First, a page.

The modelled 17O-excess shares a common pattern with δ17O (itself presenting the same spatial pattern as δ18O; see Appendix A), with low values over the high latitudes of the Northern Hemisphere and higher values over land (Fig. 1c). The 17O-excess presents values between 0 and 100 per meg over the Atlantic Ocean, which are lower than in the Indian and Pacific oceans. In comparison to the LMDZ4 model that is currently the only GCM that includes 1H217O (Risi et al., 2013), iLOVECLIM presents higher values for most of the latitudes due to these high values over the ocean. The latitudinal gradient is also larger than in LMDZ4 that has relatively homogenous values between 70° S and 90° N. The model reproduces 17O-excess values that are close to observations over North America, Europe and Africa (Fig. 1c). But 17O-excess over the Arabian Sea and northern Canada probably has too-negative values. Similarly to d-excess and due to the outlined problem in modelling this region, the 17O-excess modelled over Antarctica presents a wide range of values from high negative to high positive and does not fit with ice core measurements.

Comparison can be done between the models and observations for the 17O-excess (Fig. 6a). A wide dispersion of the 17O-excess values (excluding values in Antarctica) is observed in the model, but they are statistically significant with a p value of 0.041 (<0.05). Higher values than observations are modelled from middle to low latitudes and lower values than observations at high latitudes of the Northern Hemisphere (Fig. 6b). 17O-excess has previously been modelled in LMDZ4 (Risi et al., 2013), with a lower dispersion of the values than in iLOVECLIM but no clear trend as expected from the data (Fig. 6a). We observe for the 17O-excess a low negative correlation coefficient for iLOVECLIM and LMDZ4 with respect to observations. Interestingly, the opposite pattern in the models compared to observations suggests that the physical processes at play are not fully understood and require further investigation. The standard deviation and root mean square error is better for LMDZ4 than for iLOVECLIM (Fig. 3c), suggesting that our model does not correctly reproduce the 17O-excess and has a too-important dispersion of the values.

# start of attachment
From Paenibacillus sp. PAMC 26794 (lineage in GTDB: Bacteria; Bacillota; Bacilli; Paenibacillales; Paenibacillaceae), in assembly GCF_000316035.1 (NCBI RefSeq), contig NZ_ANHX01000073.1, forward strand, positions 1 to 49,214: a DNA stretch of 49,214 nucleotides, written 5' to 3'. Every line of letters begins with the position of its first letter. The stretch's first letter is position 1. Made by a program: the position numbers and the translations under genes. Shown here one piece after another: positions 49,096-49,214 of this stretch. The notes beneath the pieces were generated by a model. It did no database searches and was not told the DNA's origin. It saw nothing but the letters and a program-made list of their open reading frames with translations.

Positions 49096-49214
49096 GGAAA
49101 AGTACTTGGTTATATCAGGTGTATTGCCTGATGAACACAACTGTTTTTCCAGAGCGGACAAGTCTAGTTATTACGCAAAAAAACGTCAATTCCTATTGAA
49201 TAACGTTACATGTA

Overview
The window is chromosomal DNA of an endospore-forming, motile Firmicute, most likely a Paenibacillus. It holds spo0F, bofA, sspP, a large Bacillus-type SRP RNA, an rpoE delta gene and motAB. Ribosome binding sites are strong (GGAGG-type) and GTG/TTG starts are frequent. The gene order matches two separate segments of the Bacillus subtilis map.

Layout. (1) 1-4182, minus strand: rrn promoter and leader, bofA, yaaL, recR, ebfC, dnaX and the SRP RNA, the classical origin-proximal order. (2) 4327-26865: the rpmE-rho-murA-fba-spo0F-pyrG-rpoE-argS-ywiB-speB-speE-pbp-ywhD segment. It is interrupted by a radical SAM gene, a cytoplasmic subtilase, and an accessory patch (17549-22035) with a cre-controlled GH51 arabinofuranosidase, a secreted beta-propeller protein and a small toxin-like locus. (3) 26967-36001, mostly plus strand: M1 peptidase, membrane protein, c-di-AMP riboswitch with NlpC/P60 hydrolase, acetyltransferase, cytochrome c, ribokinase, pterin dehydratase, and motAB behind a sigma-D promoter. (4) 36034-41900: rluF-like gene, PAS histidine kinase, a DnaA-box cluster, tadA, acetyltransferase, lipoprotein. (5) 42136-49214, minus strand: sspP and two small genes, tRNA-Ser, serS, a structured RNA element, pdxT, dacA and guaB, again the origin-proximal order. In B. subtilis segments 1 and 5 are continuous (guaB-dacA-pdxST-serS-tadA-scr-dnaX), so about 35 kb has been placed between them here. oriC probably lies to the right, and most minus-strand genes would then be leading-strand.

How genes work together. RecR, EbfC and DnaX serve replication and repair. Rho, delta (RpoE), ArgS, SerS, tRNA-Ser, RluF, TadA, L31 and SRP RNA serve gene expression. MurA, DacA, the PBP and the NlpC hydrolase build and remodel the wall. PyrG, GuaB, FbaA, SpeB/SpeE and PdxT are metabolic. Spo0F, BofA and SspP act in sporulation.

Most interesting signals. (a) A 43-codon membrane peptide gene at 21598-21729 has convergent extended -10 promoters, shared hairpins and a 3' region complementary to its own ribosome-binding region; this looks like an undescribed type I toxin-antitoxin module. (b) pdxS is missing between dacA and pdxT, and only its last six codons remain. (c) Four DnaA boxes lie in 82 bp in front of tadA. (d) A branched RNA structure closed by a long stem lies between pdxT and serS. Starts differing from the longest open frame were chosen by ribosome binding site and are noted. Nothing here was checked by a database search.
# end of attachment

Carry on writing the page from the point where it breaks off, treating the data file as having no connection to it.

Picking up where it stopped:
Figure 6(a) Relationship between the iLOVECLIM-modelled isotopic value and 17O-excess measurements, without values from Antarctica. The LMDZ4 model results are also presented. The regression curves between the model and data are presented in dark blue for iLOVECLIM and red for LMDZ4 with the confidence bands. The 1:1 line is shown with the dashed black line. The error bars associated with the data are shown at 1σ. (b) Zonal 17O-excess comparison. The model results (in colour) are compared to observations (in grey). The different lines are polynomial regression curves for the model results that co-locate with the observations.


3.1.4 Seasonal variations

We compare the seasonal model results for precipitation, δ2Hprecipitation, d-excess and 17O-excess to the GNIP monthly data at several locations representative of various climate conditions to have a global overview: South Africa (Pretoria), South America (Belem), the eastern Mediterranean (Ankara) and the northern Atlantic (Reykjavik). 17O-excess values are presented only for Ankara and Reykjavik, since no data are available for the other stations. We extracted the model results at the corresponding locations, but due to the coarse resolution of the model, regional biases exist as depicted in the previous section. We performed a mean over the last 10 years of the simulation and normalized the results (we subtracted the annual mean and divided it by the standard deviation for each station) for easier comparison with the data. The seasonal evolution of precipitation and the isotopic ratio in the model is then not expected to perfectly reflect the measurements. We then present the normalized values for both model and GNIP data.

Figure 7Monthly evolution of (a) precipitation, (b) δ2Hprecipitation, (c) d-excess and (d) 17O-excess at several stations (different columns for Pretoria, Belem, Ankara and Reykjavik). The red line is the GNIP data measured at the station, and the blue line is the iLOVECLIM model result at the corresponding location. The data and model results have been normalized. The error bars for the data are also shown at 2σ.